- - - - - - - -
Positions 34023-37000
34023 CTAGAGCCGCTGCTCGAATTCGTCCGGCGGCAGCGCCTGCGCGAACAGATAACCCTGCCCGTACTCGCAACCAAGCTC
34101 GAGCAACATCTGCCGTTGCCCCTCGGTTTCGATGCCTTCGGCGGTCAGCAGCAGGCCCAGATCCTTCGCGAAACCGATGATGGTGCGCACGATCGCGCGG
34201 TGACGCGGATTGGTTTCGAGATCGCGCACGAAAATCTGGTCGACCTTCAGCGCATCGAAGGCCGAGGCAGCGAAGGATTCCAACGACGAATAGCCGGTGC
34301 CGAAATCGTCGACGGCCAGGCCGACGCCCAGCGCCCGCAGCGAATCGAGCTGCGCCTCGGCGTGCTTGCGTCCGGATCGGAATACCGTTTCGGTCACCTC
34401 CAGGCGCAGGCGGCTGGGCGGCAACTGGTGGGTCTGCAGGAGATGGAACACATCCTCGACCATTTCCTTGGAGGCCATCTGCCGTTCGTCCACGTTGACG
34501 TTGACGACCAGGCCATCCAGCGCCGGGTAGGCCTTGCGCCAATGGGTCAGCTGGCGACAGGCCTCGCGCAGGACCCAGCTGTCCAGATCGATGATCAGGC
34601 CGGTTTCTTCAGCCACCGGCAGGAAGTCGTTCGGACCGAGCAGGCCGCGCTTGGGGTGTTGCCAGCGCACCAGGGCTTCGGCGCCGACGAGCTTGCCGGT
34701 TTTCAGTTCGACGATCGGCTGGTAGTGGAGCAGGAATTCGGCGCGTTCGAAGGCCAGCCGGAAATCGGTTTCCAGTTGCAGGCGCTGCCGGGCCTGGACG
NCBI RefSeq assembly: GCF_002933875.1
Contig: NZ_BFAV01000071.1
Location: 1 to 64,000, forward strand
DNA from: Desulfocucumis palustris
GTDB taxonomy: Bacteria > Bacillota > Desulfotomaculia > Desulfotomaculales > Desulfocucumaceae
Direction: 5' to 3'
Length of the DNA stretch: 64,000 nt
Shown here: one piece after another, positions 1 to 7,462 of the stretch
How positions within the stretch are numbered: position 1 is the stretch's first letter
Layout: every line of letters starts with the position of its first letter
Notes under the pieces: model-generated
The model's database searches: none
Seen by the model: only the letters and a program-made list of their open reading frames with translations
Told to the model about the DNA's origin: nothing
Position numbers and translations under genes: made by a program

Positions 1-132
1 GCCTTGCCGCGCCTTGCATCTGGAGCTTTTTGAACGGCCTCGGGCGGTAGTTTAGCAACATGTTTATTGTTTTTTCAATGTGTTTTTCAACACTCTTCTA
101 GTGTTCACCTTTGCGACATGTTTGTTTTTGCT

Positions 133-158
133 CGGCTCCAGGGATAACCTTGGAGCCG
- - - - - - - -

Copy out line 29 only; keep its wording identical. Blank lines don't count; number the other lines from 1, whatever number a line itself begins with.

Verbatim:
133 CGGCTCCAGGGATAACCTTGGAGCCG